Common Bacterial and Fungal Infection of the Skin Flashcards Preview

OS 212 DERMATOLOGY > Common Bacterial and Fungal Infection of the Skin > Flashcards

Flashcards in Common Bacterial and Fungal Infection of the Skin Deck (42):
1

Gram (+) cocci
Arranged in clusters
Most Pathogenic of all Staphylococci
Coagulase(+)
Catalase (+)
Has PROTEIN A (antiphagocytic)
beta hemolysis on BAP

Staphylococcus Aureus

2

Superficial inflammation of hair follicles.
Small Erythematous papules/pustules associtaed with follicles

Folliculitis

3

Commonly known as boil
Deeper form of folliculitis
Resolves upon spontaneous drainage

Furuncle

4

When furuncles coalesce
Found in thick skin
May be seen in diabetic patients

Carbuncles

5

Also called as ACNE INVERSA
disorder of the apocrine glands
Chronic disorder
Extensive scarrin, with multiple sinuses in and around the axilla

Hidradenitis Suppurutiva

6

Yellowish crust on the skin

Impetigo

7

Also called as ritter's disease or pemphigus neonatorum
Generalized skin manifestation
Most aggressive form of Staphylococcal infection
The production of exfolatin by bacteria causues this syndrome

Staphylococcal Scalded Skin Syndrome

8

Laboratory Dx of S. aureus

Gram stain: (+)
BAP and MSA
Coagulase and Catalase (+)

9

treatment of S. aureus

Penicillin

or Vancomycin

10

G(+) cocci in chains
Strict Parasite
Man is the only significant reservoir
Commonly presents as sore throat
Most serious Streptococcal pathogen
Sensitive bacitracin
Beta Hemolytic

Streptococcus pyogenes (Group A)

11

The only significant reservoir for s. pyogenes

Man (nasopharyngeal)

12

transmission of S. pyogenes

Direct/droplet

13

Non infectious sequelae of S. pyogenes

RHD, AGN

14

Impetigo in S. pyogenes

with yellow crusting

15

Infection of epidermis which extends to the dermis, with characteristic "punched" out lesions

Ecthyma

16

Shiny, swollen, red and painful
May become bullous
treated with 1st Gen cephalosporin

Cellulitis

17

Deep seated infection
Emergency case
Violaceous discoloration of the skin
Swelling within 24-48 hours, acute infection
Lesions darken; 4th-5th day then becomes gangrenous

Necrotizing Fascitis

18

Organisms associtaed with Nec Fas

peptostreptococci, Bacteroides, gram (-) rods and streptococcus

19

Laboratory Dx of Streptococcus

G(+) cocci in chains
B-hemolysis
Bacitracin Sensitive (0.02 ug)
Screening Test: Latex Agglutination (Ig monoclonal to C- carbohydrate)

20

Treatment for Streptococcus

Penicillin (cell wall inhibitors)

Low resistance against PEN (Benzathine Penicillin, Pen G or Pen V)

Alternative: Macrolides (Erythromycin)

21

Hansen's disease
Acid fast Bacillus
Cannot be cultured in vitro

Mycobacterium leprae

22

M. Leprae can be propagated in

Nude mice (no T cells)
Monkey
9-banded armadillo

23

Frequently affected nerves in Hansen's disease

Median, Radial, ulnar, Popliteal, Perineal

24

Paucibacillary

Strong CMIR
HIR normal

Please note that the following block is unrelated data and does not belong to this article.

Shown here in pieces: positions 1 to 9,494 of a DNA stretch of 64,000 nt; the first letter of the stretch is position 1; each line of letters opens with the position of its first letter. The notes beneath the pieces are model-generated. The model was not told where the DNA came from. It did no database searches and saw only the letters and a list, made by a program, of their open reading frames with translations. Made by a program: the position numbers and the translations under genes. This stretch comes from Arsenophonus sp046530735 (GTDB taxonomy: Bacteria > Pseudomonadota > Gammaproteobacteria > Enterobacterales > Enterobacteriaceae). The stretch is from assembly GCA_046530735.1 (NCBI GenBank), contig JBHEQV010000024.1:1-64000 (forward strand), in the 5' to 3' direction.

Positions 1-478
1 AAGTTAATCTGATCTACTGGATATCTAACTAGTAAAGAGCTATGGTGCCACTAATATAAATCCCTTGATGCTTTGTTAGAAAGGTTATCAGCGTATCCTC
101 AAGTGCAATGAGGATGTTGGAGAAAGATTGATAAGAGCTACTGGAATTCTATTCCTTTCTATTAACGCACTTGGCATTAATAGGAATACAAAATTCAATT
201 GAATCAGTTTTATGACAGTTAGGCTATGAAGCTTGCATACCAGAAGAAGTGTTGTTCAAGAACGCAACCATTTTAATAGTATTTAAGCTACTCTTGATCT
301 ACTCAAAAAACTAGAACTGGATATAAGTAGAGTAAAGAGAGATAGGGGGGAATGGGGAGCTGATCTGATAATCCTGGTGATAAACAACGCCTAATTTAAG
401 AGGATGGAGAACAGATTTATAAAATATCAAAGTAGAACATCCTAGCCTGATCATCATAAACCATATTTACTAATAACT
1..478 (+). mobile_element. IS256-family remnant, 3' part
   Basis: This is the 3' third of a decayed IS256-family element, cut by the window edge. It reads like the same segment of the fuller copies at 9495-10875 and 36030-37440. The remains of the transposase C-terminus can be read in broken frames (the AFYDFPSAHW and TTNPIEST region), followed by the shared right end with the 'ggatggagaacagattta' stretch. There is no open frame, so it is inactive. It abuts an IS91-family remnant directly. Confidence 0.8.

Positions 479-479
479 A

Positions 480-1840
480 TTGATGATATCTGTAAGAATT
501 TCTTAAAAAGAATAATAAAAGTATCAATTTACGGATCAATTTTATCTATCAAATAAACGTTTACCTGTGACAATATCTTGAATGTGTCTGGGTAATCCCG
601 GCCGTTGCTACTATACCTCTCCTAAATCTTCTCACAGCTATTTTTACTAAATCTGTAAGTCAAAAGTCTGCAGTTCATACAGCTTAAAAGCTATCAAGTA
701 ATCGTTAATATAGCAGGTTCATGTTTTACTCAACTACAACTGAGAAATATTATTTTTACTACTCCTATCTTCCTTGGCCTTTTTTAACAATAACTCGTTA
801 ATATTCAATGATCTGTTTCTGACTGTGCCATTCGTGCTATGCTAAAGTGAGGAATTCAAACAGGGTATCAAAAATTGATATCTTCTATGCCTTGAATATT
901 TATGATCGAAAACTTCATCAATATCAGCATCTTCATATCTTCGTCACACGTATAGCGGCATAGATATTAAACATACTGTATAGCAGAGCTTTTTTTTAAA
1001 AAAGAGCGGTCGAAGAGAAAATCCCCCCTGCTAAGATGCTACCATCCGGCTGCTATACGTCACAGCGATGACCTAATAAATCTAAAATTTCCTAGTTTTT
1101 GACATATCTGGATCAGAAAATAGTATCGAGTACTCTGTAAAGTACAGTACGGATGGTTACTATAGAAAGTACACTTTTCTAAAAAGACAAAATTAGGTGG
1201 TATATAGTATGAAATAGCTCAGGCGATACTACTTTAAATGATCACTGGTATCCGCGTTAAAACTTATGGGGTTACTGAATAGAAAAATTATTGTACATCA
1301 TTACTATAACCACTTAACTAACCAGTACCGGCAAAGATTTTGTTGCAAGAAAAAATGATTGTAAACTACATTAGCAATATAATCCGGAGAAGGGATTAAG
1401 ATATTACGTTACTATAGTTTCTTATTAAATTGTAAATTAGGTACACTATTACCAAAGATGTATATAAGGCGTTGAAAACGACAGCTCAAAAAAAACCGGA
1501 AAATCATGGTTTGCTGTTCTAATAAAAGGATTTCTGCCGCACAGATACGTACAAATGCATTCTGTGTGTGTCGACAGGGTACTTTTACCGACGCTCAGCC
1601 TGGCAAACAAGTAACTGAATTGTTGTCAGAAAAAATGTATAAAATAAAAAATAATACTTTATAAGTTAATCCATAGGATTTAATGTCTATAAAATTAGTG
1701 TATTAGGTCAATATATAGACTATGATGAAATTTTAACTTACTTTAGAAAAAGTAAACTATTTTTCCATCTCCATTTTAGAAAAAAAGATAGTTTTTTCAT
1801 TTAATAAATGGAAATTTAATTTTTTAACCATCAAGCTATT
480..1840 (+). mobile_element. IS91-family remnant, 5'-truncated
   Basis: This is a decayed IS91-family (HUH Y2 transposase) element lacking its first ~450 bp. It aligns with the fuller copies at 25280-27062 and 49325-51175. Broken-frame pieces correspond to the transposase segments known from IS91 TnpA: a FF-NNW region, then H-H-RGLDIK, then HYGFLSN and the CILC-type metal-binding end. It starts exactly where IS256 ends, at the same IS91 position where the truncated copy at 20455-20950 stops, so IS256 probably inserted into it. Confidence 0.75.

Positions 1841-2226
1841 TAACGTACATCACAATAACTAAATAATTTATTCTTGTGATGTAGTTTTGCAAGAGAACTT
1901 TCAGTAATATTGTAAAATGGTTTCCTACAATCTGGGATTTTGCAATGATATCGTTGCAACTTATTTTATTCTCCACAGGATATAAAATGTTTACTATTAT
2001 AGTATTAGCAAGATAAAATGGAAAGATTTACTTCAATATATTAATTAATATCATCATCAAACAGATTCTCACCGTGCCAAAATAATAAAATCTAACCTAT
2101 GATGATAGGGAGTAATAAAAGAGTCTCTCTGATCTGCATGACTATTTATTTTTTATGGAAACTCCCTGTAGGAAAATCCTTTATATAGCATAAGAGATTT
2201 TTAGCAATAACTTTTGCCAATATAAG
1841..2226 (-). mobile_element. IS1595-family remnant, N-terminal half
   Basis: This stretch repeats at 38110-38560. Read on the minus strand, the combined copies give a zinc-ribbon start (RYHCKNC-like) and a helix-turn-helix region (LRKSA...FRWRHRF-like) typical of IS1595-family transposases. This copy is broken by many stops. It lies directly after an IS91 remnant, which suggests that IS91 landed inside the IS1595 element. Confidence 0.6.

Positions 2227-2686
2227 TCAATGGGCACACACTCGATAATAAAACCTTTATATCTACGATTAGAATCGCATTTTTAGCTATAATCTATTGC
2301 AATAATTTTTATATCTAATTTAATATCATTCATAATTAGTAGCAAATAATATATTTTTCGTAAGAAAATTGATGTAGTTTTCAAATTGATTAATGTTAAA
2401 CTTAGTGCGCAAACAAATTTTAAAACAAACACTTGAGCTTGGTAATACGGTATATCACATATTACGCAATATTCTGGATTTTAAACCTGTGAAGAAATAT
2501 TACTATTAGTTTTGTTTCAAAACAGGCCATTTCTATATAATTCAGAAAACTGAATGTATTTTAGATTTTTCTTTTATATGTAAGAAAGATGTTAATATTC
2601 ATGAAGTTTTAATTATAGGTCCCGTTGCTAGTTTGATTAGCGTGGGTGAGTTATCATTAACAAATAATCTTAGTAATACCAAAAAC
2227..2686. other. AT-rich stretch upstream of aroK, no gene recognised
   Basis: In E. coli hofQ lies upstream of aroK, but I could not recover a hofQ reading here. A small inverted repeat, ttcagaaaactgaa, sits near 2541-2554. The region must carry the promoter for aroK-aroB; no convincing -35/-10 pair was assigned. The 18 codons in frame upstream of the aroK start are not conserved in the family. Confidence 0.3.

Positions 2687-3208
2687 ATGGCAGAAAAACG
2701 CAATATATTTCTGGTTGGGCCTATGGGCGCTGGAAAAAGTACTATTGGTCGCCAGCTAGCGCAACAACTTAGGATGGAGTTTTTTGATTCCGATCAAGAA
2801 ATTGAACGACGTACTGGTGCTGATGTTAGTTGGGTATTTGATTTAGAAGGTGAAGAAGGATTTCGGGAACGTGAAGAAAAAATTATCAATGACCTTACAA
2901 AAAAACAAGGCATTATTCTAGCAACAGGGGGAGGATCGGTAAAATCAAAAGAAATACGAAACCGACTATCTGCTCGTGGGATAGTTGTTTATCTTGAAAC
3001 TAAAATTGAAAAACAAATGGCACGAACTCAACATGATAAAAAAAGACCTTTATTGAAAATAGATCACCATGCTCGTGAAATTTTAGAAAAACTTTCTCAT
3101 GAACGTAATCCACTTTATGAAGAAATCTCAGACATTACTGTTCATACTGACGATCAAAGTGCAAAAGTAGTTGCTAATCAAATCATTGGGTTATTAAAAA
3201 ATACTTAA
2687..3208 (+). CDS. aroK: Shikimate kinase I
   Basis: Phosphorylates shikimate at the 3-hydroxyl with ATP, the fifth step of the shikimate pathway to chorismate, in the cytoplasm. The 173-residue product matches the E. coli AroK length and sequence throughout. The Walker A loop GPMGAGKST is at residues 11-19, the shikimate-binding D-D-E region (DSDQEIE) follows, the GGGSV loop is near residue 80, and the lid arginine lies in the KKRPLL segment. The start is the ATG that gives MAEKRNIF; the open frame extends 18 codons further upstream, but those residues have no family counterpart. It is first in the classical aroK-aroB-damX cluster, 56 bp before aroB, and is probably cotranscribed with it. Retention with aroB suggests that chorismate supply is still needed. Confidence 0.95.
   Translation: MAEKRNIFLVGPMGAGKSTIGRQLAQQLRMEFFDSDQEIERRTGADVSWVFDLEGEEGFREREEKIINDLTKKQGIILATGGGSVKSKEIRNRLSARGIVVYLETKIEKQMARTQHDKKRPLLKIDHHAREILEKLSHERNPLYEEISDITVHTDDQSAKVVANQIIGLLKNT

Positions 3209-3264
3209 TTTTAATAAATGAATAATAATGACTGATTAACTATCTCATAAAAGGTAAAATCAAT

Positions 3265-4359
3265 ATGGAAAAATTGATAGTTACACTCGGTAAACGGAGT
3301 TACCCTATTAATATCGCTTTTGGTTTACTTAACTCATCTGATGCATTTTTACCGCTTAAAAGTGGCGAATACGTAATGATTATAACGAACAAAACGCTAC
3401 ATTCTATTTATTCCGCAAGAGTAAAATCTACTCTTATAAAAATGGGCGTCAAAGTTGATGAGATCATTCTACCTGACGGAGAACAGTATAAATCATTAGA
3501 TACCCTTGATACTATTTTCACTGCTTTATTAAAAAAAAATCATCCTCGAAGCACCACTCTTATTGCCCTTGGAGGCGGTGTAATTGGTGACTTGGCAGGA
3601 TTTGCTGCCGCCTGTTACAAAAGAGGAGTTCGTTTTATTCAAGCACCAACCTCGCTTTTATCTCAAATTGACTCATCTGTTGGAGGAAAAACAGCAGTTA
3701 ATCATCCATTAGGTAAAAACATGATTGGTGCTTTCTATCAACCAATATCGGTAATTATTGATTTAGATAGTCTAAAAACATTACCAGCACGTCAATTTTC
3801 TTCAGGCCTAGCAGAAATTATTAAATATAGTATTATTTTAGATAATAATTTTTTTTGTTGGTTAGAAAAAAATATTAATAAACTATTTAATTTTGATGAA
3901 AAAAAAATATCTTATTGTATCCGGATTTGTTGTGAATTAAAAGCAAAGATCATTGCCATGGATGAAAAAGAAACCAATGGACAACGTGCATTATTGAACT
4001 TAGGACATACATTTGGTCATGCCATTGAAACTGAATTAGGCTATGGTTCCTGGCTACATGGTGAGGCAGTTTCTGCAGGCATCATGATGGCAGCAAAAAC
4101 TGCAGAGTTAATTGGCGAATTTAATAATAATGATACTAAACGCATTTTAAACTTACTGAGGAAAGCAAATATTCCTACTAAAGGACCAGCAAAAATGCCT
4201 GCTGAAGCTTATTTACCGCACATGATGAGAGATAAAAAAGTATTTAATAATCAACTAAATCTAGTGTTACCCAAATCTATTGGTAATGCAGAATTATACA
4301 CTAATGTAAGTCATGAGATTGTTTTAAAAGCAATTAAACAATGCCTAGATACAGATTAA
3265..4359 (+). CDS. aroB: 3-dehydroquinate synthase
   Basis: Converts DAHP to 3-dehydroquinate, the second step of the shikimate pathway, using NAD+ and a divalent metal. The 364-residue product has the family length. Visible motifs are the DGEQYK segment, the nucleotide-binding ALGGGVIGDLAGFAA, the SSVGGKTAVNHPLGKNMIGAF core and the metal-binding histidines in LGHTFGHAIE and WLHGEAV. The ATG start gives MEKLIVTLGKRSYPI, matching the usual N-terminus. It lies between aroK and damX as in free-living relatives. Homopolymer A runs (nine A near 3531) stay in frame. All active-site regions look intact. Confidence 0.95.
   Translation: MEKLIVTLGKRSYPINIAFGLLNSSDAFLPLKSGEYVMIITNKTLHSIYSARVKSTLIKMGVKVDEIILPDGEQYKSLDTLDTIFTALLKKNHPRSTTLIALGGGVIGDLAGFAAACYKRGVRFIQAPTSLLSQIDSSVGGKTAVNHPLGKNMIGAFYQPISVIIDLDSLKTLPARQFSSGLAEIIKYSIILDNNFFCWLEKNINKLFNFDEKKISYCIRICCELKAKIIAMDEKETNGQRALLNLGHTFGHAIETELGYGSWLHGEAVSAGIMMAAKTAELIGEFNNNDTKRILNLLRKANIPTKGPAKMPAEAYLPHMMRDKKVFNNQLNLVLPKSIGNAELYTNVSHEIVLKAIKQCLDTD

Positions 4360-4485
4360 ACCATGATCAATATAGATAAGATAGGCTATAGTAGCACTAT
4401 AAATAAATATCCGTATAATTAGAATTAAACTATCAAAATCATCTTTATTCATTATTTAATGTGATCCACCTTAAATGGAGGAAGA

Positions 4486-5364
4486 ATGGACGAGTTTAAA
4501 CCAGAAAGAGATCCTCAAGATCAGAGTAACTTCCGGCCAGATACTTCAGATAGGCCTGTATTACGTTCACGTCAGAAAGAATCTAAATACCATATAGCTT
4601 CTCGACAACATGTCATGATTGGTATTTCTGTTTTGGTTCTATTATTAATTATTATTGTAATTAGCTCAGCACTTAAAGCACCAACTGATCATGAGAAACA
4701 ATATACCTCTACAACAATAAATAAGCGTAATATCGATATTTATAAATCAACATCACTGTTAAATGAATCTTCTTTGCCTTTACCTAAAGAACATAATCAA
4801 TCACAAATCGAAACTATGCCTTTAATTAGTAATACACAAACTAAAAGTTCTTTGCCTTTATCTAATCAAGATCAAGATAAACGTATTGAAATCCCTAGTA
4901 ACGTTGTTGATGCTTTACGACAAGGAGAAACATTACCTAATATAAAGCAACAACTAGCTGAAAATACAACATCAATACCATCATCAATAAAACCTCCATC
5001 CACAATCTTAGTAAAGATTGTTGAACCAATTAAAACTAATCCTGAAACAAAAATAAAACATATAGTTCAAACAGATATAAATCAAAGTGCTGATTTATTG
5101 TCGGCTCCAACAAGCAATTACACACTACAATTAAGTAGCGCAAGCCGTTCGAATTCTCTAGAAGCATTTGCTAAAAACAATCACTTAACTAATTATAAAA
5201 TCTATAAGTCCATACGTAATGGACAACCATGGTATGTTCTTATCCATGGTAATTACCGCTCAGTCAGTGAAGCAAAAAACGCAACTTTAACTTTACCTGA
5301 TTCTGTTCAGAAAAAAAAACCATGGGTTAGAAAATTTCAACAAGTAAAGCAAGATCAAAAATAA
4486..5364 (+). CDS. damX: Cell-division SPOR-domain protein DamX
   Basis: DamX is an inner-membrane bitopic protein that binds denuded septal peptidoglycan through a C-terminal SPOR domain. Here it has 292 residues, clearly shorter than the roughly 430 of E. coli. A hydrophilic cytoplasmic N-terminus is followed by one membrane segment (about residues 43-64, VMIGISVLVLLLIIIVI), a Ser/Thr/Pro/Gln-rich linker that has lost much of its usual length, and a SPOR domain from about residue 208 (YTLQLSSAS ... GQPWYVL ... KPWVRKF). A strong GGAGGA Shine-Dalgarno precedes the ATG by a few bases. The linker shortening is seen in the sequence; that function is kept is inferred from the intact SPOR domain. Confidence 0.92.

granuloma formation
Anesthetic
Not Infectious
treatment: 9 months

25

Multibacillary

CMIR is weak (anergy)
HIR Over reactive leads - Erythema nodosum leprossum
No granuloma
Infectious
treatment : 3 years

26

Signs and Symptoms of Hansen's disease

Area of discoloration
Anesthesia
Loss of hair in affected skin
No sweating in the area
Thickened nerve
Area not pruritic
Muscle Weakness

27

treatment for Hansen's disease

Dapsone
Rifampicin
Clofaximine - darkening of the skin

28

G(-) aerobic bacilli
opportunistic pathogen
grape like or tortilla odor in vitro
Oxidase (+)

Pseudomonas Aeruginosa

29

Definitive Diagnosis of p. Aeruginosa

Pyocyanin and fluorescein
Ability to grow at 42 degrees

30

Paronychial infection that develop in individuals whose hands are frequently submerged in water

Green Nail syndrome

31

occur in patients with decubitus ulcer, eczema and tinea pedis. These infections may have a Characteristic blue-green exudate and fruity odor

Secondary wound infections

32

Pruritic follicular, maculopapular, vesicular or pustular lesions on any part of the body that was immersed in water

HOT TUB or swimming pool folliculitis

33

Pseudomonal bacteremia produces well-recognized but uncommon distinctive skin lesion

Hemorrhagic vesicles and pustules that evolve into necrotic ulcers

Ecthyma gangrenosum

34

Treatment for P. aeruginosa

Double antibiotic therapy

Surgical removal of eschars, debridement of necrotic tissue, or in severe cases, amputaion may be required

35

Causative agent for Fish tank granuloma

M. marinum

36

Skin abscesses at the site of self administered insulin injections n the thigh of a diabetic patient

M. chelonae

37

tropical Ulcer

Fusobacterium fusiformis

38

Gram(+) rod
spore forming

Skin infection with marked necrosis and edema of tissue

Bacillus anthracis

39

Gas gangrene

Clostridium perfringens

40

Animal bite infection

Pasteurella multicoda

41

Anthrophilic fungus and is the most common and widely distributed dermatophyte of humans

Trichophytum rubrum

42

Common saprophytic fungus believed to occur in soil, compost, humus, and on wood in humid tropical and subtropical regions. Familial spread of infection is reported

Tinea Nigra